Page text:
Strangely enough, I have been trying to finish Dante’s Inferno the last couple of days. In Dante’s version of hell, those that use God to commit fraud are worse than those that actually steal. However, in our country we give those people TV programs and tax breaks while those that commit non-violent crimes are put in a living version of hell. Someone might go to jail for theft that, while still wrong, pales in comparison to what these religious con-artists are doing. Someone that robs people of thousands of dollars by prettying upon their fears and religious beliefs becomes a rich celebrity in America. Now there is a lot of absurdity in The Divine Comedy, but I can’t help but feel that our own moral code is often absurd as well.
I went to sleep deeply troubled that night. I try not to be under any illusions as to what is out there. I’ve been well aware of all of the above for quite some time. However, it was jarring seeing it all back to back, channel after channel. Images of unrelenting insanity are being pumped into millions of homes on a daily basis. I’ve read enough to know that over the long game of history that progress is real. I know that change is possible. But for a brief moment I couldn’t help but feel that we were just monkeys with machine guns, gathered around televisions instead of campfires, telling superstitious stories, under the influence of a skull white moon.
Heading out on the road today. Posting has a slow due to constant travel. I brought my computer with me this time. We will be up in Tulsa tonight at Fassler Hall if any of you live in that area.
I mentioned I have been rewatching Breaking Bad. It’s unbelievable how good it is. Even knowing the outcome, the writing is good enough that it keeps you pulled into the narrative completely.
I played a festival yesterday. The people were nice to us and the festival was fun. I had to laugh though. There were several flags in the crowd with firearms on them that said, “Come and take it.” Do these people not know that if the government really wanted to do away with them at this point they could just send a smart bomb through their window? They could just fly a drone overhead and reduce them to dust with the push of a button. In some ways firearms are as outdated as swords. You might as well have a knight on your flag. Sure, you could kill some people, but probably only your fellow citizens and a couple unlucky pawns.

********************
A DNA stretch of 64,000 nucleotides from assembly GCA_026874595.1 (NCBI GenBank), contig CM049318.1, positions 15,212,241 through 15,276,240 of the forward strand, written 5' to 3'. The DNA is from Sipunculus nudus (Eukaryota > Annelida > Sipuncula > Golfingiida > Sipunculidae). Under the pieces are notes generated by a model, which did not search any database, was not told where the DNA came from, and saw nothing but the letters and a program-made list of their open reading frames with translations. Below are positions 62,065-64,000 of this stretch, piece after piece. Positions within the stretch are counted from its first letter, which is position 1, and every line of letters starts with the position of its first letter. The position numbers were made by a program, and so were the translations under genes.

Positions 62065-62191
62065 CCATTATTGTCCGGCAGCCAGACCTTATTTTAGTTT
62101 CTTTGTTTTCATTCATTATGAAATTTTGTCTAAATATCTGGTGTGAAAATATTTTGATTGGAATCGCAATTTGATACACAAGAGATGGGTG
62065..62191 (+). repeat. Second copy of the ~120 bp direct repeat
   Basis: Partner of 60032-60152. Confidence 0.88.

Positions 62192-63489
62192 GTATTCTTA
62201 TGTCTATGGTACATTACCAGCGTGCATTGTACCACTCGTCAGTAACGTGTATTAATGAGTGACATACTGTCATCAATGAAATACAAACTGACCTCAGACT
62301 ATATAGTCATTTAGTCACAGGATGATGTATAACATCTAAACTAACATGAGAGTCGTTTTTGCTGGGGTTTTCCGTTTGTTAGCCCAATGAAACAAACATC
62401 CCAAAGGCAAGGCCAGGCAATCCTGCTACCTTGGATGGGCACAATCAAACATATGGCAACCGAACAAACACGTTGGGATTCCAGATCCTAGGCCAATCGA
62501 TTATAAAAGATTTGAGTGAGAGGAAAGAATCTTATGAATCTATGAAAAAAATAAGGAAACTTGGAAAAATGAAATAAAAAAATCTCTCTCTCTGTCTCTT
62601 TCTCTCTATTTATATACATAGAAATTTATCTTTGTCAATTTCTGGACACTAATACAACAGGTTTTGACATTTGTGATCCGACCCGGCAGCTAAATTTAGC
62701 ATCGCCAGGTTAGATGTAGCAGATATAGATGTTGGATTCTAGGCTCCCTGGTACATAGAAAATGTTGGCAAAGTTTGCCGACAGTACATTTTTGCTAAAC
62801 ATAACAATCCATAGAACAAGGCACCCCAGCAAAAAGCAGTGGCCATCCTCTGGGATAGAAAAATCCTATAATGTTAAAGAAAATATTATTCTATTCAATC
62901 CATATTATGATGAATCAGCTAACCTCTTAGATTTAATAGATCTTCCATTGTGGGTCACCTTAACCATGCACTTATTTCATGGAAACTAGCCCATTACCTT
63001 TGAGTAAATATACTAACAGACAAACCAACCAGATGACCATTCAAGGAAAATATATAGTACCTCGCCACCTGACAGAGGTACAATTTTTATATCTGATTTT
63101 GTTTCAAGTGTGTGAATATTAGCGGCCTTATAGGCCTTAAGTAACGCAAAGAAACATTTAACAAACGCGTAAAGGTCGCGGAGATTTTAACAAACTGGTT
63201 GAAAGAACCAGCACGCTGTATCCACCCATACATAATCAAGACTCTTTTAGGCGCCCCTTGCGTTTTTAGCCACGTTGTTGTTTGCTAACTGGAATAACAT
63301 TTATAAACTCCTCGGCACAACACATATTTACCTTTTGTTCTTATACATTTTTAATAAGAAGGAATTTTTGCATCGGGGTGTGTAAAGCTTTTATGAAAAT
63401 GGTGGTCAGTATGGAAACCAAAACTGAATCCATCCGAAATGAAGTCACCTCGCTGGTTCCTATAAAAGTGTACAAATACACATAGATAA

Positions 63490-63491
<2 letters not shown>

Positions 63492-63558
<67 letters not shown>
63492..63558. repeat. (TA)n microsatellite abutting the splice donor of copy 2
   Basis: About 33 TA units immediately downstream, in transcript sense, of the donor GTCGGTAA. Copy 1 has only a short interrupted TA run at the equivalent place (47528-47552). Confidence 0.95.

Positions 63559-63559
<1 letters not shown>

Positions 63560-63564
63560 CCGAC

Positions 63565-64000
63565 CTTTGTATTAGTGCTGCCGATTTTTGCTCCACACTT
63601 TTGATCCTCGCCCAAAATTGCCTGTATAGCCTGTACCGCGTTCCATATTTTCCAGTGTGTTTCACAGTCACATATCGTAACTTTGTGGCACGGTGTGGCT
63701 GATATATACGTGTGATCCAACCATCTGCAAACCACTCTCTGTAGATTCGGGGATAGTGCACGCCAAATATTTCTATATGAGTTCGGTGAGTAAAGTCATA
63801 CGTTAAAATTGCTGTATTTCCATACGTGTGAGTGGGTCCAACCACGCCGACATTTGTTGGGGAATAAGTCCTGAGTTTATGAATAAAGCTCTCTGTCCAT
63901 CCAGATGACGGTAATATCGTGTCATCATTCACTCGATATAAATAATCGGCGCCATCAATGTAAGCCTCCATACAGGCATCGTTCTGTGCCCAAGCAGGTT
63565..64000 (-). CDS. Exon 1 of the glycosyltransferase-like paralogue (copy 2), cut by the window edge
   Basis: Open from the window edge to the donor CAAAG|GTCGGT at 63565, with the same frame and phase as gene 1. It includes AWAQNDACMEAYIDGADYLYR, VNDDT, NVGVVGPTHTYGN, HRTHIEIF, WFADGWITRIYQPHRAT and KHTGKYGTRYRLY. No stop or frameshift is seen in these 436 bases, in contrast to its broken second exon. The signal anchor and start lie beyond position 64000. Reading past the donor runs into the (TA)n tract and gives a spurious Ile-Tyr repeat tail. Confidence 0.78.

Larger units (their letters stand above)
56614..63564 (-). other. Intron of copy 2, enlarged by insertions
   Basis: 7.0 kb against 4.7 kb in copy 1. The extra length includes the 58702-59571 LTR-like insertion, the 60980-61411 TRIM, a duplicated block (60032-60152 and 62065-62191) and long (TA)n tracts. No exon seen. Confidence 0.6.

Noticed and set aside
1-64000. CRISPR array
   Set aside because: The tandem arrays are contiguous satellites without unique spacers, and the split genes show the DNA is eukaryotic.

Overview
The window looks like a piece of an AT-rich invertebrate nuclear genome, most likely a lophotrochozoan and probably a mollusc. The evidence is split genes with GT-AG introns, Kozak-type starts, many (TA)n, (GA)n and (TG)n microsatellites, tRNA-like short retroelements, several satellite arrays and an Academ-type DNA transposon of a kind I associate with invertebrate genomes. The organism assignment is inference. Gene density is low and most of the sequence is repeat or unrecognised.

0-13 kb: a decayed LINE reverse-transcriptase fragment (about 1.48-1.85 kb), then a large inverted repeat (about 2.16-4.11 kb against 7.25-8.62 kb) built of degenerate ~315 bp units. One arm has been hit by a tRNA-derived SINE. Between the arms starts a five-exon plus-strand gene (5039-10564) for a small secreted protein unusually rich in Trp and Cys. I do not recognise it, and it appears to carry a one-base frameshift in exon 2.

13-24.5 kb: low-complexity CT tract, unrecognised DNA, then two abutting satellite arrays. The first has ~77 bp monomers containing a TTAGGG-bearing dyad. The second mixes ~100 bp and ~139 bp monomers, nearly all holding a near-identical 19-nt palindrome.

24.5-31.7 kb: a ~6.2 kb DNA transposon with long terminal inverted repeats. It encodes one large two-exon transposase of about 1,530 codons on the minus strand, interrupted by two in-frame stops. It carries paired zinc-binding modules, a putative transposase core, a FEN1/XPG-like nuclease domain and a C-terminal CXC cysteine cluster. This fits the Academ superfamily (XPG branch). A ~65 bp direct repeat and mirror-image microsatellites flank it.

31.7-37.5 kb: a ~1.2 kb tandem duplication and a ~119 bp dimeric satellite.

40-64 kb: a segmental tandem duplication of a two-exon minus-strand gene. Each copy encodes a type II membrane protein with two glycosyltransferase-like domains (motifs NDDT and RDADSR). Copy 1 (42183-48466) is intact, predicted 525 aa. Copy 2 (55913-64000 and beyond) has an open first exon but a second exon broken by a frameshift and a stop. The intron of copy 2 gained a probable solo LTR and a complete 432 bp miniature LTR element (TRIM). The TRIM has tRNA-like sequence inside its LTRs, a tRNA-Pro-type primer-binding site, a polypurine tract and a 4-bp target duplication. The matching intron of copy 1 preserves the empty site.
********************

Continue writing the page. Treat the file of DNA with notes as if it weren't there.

That’s all for now. In the future when all’s well…
I’ve been watching Breaking Bad again lately. I couldn’t help but think of Walter White as a tragic hero in the way that the term is used in classic tragedies. My favorite tragedy is MacBeth. I googled the two together and found the above article, that is a pretty convincing comparison between the two and how Walter White fits the tragic hero mold.
Geoff Barrow from Portishead reveals how much money he makes off of streaming services in this Consequence of Sound article. Streaming has not yet provided artists with a living. At some point it may. However, in the meantime, if you value music, you should really buy an artists music until streaming services treat artists more fairly.
This movie looks really interesting. It’s about the Washington Music scene in the 80’s. I’ve listened to music from this scene throughout my whole life. Minor Threat’s Out of Step and then Complete Discography were especially important to me when I was really young. I was soon onto Fugazi and other bands. It looks like they have all the players involved, so there is a good chance that the film will be decent.